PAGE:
Author's Note: This is a modern fairytale told in an old style of language. The story won't necessarily be told in chronological order but I will label each part to avoid confusion.

Prologue - Esme's Beautiful Boy

Edward was not beautiful in the way of the other children I saw that fine summer's day in the orphanage ten years ago. He was neither apple-cheeked nor smiley and his brown eyes scowled at us when we walked past him in the line-up. Head and shoulders above the rest of the children, he looked to be at least five years older than the others (some of whom were still wrapped in blankets and wearing diapers) and a troublemaker if the scrapes and bruises on his knees were any indication.

But there was something about him, something beautiful in the determined set of his jaw and the purple shadows underneath his haunted eyes, and I knew. I knew that he would make our daughter the best big brother that she could ever hope for.

"I want him," I whispered to Carlisle as we were led into a separate holding room to discuss the possible futures of the children as if they were pretty things to be bought or sold at auction. "The tall boy with the haunted eyes; he looks so sad."

"All of the children looked sad Esme," Carlisle replied as he gently took my hand into his. "We can't adopt them all."

"But we could adopt him," I insisted, turning to the nun who had accompanied us. She was small and fierce looking and had glared at the children as though they were no more than cattle, smacking their hands and bottoms with the edge of a ruler when she thought we weren't looking. Sister Agnes. I had hated her at first sight. "What was the tall boy's name, the one with the haunted eyes?"

"You mean Edward?" Sister Agnes barked out in surprise. "But he's almost sixteen now, practically a man, and certainly past the age where good parenting would make a difference. I wouldn't even have him in the line-up but the trustees insist that all children have to be present and accounted for during a viewing." Viewing, she talked about the children as if they were nothing but cars and she a used car saleswoman! "You would get far more use out of one of the younger children, Mrs Cullen."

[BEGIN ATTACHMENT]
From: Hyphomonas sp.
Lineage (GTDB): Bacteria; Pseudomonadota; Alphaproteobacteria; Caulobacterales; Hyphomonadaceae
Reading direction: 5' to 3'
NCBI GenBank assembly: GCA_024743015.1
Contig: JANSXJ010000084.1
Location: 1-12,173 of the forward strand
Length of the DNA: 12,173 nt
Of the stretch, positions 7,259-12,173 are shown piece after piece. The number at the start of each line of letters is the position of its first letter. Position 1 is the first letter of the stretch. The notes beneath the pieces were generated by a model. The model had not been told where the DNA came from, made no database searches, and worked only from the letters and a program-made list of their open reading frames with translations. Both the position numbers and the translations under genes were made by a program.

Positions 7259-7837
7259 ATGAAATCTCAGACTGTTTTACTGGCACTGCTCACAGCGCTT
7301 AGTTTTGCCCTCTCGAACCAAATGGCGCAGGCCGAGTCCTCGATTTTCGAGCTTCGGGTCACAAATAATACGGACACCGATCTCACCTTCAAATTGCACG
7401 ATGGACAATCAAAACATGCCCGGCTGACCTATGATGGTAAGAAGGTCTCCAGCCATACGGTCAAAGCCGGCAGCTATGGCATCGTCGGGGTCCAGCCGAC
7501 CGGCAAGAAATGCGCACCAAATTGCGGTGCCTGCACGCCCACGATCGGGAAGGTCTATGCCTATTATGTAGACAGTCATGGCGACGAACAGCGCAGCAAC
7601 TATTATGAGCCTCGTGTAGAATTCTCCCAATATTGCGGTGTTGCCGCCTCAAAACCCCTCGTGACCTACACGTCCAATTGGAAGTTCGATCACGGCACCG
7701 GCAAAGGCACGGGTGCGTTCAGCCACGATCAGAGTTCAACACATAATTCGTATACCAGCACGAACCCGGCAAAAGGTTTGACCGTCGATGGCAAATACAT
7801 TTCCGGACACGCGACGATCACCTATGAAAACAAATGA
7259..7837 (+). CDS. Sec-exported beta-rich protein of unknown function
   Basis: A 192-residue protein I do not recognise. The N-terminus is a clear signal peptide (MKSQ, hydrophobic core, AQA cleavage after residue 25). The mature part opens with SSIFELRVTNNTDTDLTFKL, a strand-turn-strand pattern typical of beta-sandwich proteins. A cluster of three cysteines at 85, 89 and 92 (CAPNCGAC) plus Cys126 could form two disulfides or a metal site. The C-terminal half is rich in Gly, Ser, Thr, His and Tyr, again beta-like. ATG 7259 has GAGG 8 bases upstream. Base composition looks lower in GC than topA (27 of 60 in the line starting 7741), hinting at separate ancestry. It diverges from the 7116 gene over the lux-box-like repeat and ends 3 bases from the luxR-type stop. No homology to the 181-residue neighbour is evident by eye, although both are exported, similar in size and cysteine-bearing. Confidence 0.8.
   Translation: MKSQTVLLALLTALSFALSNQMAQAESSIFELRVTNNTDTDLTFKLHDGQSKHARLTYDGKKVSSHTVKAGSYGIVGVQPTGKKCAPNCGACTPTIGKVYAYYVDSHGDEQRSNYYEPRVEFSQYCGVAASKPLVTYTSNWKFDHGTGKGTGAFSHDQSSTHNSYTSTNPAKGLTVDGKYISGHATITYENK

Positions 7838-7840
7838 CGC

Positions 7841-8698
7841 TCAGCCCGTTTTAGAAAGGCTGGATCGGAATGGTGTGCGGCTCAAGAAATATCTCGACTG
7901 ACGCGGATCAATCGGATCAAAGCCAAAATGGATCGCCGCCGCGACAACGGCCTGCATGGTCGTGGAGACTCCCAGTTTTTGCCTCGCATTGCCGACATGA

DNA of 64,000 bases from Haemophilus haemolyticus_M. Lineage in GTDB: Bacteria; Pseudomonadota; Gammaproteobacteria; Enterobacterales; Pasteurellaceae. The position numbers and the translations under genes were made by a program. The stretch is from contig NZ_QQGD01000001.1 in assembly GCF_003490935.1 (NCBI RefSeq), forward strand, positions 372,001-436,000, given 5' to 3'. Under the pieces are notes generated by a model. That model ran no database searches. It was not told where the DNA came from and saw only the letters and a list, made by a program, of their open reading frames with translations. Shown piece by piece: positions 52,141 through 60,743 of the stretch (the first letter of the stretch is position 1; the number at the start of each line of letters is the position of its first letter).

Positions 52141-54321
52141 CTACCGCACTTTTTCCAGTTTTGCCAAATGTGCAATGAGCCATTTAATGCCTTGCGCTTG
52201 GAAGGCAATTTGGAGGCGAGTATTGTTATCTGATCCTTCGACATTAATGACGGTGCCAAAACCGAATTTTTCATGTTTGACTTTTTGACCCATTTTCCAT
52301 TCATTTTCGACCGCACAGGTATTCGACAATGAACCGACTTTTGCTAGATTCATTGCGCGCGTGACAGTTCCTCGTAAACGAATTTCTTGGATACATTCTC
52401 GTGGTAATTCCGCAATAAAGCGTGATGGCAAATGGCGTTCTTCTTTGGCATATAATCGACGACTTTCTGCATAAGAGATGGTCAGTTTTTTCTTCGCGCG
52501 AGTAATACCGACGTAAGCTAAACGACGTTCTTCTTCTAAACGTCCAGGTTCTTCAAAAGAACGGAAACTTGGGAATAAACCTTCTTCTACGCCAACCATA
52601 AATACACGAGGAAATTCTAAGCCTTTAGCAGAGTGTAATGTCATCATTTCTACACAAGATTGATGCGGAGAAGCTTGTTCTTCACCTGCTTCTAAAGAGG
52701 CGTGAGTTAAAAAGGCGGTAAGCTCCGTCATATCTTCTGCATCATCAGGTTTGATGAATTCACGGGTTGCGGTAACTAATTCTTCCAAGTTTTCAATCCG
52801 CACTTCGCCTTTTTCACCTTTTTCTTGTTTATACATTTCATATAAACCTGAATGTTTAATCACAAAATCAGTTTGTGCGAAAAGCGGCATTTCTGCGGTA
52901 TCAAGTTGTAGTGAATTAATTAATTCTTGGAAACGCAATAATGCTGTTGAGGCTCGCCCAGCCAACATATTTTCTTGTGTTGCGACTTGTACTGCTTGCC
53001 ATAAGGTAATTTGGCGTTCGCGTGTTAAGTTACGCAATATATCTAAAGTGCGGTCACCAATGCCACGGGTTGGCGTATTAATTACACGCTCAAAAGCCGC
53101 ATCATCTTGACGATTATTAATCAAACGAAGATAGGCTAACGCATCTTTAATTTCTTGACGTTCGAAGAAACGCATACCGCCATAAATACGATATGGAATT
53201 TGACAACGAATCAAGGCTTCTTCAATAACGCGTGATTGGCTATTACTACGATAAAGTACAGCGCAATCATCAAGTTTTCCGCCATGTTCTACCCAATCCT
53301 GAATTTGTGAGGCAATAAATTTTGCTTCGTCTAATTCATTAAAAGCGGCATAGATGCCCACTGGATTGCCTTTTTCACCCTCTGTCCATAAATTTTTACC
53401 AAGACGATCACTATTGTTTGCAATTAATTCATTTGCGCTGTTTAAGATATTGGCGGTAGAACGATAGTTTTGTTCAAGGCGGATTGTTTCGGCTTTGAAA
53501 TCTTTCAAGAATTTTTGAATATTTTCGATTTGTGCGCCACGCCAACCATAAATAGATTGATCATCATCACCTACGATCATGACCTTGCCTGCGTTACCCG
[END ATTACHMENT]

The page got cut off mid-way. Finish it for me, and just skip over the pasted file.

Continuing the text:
I looked at Carlisle then, my hand squeezing his until my knuckles whitened, and saw his eyes burn with the same rage that my heart did. He may have had his reservations about adopting a boy so close to our daughter's age, but he loved all children. Not just those apple-cheeked cherubs that society said we should adopt to make our lives easier.

"We do not want to adopt one of the younger children, Sister." He said quietly. "I believe it has been decided. My wife and I would like to take in Edward," He glanced at me furtively, "if he is willing to be part of our family of course. I wouldn't wish to force a boy his age to come with us if he would rather not. At fifteen he is certainly old enough to make some decisions himself."

I kept the unladylike peals of laughter from sounding through my mouth but my smile must have been broader than the Hudson River because Sister Agnes scowled at me until I was able to control it into something more suited to a politician's wife. My heart felt close to bursting I was so happy, and could not think of a single reason why Edward would not want to join our family.

Indeed between Carlisle's gentle nature and my thirst to spoil every last trace of sadness from his beautiful eyes, I strongly believed that we would make Edward the perfect parents. Even Isabella, Carlisle's daughter from his first marriage and mine in every way except birth, would love him. She had always wanted a sibling to care for and was the reason why we came to the orphanage in the first instance. Certainly she would be disappointed—Bella had always wanted a younger sibling to act as her own living doll—but I was certain that she would grow to love her elder brother.

We would be a perfect family, I had thought ten years ago in the holding room of the orphanage as I waited with my husband for Sister Agnes to bring our son to us, and for the most part it has been true.

We are a perfect family, just not in the way that I thought we would be.